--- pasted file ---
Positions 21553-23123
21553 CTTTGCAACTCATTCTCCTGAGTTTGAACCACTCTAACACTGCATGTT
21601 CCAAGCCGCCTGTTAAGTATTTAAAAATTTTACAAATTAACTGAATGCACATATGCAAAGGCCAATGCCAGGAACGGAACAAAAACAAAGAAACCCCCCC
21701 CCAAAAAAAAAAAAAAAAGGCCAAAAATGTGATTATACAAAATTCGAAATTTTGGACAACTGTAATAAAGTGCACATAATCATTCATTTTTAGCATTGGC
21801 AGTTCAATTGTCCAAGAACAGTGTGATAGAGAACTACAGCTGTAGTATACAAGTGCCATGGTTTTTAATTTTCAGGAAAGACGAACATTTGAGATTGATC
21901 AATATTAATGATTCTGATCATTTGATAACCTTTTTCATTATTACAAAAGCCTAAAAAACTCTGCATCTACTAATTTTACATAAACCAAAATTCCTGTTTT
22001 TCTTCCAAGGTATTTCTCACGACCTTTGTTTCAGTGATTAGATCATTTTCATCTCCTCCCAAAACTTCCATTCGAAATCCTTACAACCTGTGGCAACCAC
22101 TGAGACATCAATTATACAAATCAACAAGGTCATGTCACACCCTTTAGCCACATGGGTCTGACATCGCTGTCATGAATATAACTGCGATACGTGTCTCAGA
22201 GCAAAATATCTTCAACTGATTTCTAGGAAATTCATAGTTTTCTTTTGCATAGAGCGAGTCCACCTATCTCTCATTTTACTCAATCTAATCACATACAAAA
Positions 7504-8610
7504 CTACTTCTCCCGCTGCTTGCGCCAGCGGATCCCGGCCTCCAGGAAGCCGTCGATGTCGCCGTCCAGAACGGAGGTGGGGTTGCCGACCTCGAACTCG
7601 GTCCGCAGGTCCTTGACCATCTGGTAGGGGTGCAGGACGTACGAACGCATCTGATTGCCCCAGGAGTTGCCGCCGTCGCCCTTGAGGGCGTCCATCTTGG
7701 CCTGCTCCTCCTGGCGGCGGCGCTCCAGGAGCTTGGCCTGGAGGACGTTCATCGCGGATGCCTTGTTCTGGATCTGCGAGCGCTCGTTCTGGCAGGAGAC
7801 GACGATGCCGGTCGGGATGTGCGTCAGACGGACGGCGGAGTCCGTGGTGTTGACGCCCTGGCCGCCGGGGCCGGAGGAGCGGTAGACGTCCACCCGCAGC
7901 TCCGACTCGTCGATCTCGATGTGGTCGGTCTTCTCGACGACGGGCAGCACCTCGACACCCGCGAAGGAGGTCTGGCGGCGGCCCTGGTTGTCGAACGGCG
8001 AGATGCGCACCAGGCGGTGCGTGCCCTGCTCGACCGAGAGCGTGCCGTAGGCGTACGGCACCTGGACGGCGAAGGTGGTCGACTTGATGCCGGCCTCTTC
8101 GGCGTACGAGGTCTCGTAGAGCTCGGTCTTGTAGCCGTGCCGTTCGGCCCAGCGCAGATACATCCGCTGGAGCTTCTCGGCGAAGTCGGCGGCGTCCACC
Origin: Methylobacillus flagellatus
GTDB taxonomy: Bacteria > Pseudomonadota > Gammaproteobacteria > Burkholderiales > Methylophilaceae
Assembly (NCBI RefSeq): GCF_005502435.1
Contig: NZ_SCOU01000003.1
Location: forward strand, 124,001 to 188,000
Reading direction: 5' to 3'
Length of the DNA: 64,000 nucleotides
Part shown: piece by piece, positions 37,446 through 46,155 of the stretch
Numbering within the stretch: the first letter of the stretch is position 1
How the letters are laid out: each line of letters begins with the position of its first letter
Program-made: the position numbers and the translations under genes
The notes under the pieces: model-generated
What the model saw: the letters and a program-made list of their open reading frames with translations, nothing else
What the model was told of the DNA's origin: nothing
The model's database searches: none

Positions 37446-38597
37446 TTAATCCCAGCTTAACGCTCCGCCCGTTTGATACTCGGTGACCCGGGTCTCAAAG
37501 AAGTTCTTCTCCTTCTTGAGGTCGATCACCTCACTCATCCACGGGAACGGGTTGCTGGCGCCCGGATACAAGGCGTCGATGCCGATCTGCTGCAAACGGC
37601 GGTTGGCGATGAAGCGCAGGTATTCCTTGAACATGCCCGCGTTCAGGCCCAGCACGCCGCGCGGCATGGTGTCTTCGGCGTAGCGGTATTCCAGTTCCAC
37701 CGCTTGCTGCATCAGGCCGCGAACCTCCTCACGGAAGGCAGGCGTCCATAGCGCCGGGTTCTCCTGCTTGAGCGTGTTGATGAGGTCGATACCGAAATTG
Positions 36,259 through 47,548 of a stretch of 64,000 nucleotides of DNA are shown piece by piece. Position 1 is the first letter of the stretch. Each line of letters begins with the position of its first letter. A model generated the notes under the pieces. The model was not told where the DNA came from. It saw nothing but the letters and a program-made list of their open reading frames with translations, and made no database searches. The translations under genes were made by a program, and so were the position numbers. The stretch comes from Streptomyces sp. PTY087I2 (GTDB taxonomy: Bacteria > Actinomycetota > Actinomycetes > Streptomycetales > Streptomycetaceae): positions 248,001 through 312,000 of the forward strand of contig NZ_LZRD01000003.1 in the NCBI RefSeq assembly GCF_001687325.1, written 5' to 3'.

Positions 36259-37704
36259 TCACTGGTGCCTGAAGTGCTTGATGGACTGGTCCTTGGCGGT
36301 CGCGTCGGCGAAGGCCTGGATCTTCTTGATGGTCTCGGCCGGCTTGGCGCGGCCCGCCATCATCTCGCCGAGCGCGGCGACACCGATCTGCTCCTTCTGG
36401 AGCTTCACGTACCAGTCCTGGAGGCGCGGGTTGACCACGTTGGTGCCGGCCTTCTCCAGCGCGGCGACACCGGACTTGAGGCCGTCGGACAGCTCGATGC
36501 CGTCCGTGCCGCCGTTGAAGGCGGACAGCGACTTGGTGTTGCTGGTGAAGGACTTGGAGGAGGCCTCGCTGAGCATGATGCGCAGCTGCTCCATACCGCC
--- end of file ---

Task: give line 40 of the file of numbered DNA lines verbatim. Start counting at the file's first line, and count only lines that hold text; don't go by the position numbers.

36259 TCACTGGTGCCTGAAGTGCTTGATGGACTGGTCCTTGGCGGT